Using mass cytometry (CyTOF), this project will identify unique mammalian hypothalamic cell types important for energy homeostasis.
The hypothalamus of the mammalian brain controls many homeostatic processes including energy balance, fertility, body temperature regulation and growth via molecularly distinct cell types. However, the identity and the role of these cells largely remain unknown. We will delineate specific cell types using a proteomics approach and later probe their function. To accomplish this we will use mass cytometry (CyTOF), which is a flow cytometry variant that dramatically increases the number of measurement parameters by using isotopically pure rare earth metals and atomic mass spectrometry rather than fluorophores and fluorescence detection. By making over 40 simultaneous molecular measurements per cell, mass cytometry dramatically increases the intersectional power of fluorescence flow cytometry to identify known and unknown cell types, and profile their molecular status. As a high-dimensional single-cell measurement technique, it is more similar to single-cell RNA sequencing (scRNA-seq). While mass cytometry cannot measure thousands of parameters/cell, it does have several advantages over scRNA-seq: 1. it is higher throughput and lower cost than scRNA-seq, able to measure over 1,000,000 cells per hour at the cost of 0.03¢ per cell, 2. it is not susceptible to “drop-out” or PCR amplification bias, 3. most importantly, mass cytometry provides direct measurement of bioactive molecules within the cell, such as cell surface receptors, intracellular signaling molecules, transcription factors, proliferation and viability markers. Until now, mass cytometry has not been used to examine cells of the nervous system, because it is a newly developed technology, and also because neural tissue is difficult to dissociate into a single-cell suspension. We will optimize protocols to overcome this barrier, facilitating our construction of a directed proteomic single cell atlas for the hypothalamus. Following this optimization step, we will generate baseline single cell proteomic atlas for the hypothalamus. This will be used as a platform to identify unique cell types and determine the changes that occur during energy balance challenges (e.g. starvation versus obesity). This information will allow us to generate novel transgenic animal models to determine the function of unique hypothalamic cell types critical in energy homeostasis.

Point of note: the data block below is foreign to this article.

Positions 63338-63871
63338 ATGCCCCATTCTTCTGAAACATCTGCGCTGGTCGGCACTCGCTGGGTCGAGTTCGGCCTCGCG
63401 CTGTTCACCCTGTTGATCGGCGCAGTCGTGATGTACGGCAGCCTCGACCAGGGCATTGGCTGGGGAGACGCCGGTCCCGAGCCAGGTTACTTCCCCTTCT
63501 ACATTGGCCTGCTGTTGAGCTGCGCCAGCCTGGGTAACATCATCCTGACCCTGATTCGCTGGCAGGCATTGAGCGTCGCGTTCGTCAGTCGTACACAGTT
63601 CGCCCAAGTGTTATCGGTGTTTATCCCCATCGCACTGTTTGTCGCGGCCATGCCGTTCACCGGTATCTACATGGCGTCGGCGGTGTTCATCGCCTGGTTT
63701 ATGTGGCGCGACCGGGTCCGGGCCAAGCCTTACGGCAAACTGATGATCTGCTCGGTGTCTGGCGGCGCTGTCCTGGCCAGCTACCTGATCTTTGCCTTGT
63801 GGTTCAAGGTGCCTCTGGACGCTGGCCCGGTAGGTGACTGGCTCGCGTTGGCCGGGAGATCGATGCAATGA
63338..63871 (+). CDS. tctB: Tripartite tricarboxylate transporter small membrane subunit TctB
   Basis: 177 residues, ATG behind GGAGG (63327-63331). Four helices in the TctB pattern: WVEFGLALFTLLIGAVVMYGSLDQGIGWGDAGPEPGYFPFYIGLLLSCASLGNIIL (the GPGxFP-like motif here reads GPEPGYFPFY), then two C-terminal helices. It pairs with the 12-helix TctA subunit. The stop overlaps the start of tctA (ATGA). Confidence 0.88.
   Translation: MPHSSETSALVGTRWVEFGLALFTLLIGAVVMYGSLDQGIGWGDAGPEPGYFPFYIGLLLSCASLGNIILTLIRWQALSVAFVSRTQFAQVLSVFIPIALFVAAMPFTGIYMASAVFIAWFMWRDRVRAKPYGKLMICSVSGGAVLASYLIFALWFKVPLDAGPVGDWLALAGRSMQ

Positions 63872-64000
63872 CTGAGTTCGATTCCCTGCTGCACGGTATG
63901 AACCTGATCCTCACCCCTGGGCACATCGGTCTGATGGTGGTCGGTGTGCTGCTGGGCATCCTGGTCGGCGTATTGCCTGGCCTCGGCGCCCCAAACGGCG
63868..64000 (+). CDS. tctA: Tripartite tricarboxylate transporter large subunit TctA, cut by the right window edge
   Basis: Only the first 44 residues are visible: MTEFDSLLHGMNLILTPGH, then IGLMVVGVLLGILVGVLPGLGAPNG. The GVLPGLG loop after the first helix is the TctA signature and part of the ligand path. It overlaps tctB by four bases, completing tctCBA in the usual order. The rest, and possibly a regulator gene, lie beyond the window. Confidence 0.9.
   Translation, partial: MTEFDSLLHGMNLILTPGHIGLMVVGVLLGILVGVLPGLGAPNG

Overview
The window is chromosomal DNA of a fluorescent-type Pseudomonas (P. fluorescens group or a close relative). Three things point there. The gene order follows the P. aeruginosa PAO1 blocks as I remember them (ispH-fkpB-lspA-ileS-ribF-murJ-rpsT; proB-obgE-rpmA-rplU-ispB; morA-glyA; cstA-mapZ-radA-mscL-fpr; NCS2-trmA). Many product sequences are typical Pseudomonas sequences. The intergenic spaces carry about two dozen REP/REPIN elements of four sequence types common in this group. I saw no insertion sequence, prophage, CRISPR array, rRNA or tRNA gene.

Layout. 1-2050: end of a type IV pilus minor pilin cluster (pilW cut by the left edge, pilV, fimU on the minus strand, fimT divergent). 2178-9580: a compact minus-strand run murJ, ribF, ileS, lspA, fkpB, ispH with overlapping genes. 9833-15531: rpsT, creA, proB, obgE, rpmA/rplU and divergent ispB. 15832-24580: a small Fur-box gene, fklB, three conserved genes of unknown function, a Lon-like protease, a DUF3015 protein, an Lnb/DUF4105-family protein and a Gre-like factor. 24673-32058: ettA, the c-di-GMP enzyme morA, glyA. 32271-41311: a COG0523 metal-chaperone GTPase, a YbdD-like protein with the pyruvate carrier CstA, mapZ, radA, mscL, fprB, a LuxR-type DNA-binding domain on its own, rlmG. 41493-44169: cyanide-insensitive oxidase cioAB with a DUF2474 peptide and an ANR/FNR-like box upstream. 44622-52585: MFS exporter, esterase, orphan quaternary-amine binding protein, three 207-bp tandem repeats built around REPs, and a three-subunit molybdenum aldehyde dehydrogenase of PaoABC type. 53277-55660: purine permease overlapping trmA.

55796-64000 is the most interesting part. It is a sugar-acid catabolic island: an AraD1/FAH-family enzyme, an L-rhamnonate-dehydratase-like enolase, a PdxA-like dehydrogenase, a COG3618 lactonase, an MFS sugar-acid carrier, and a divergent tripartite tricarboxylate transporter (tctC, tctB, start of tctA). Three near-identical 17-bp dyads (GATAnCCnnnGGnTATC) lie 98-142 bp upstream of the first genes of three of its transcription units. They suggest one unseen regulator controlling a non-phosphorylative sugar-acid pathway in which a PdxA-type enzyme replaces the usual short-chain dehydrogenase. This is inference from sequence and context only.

Establish a comprehensive single-cell molecular atlas of the hypothalamus:
1) We will optimized and validated our cell dissociation protocol and antibody staining panels capable of discerning hypothalamic cell types.
2) We will generated a cell atlas using a force-directed dimensionality reduction approach called FLOW-MAP.
3) We will generate similar data from animals that have been food restricted or fed high-fat diet to delineate cell-types critical for energy balance.
4) We will identify unique cell types, generate animal models and determine their function.
50% of the funds will be used for salary support for one MSTP student (Brandon Podyma) and one biology graduate student (Qijun Tang). The rest of the funds will be used to acquire the necessary reagents and the use of core facilities for this project.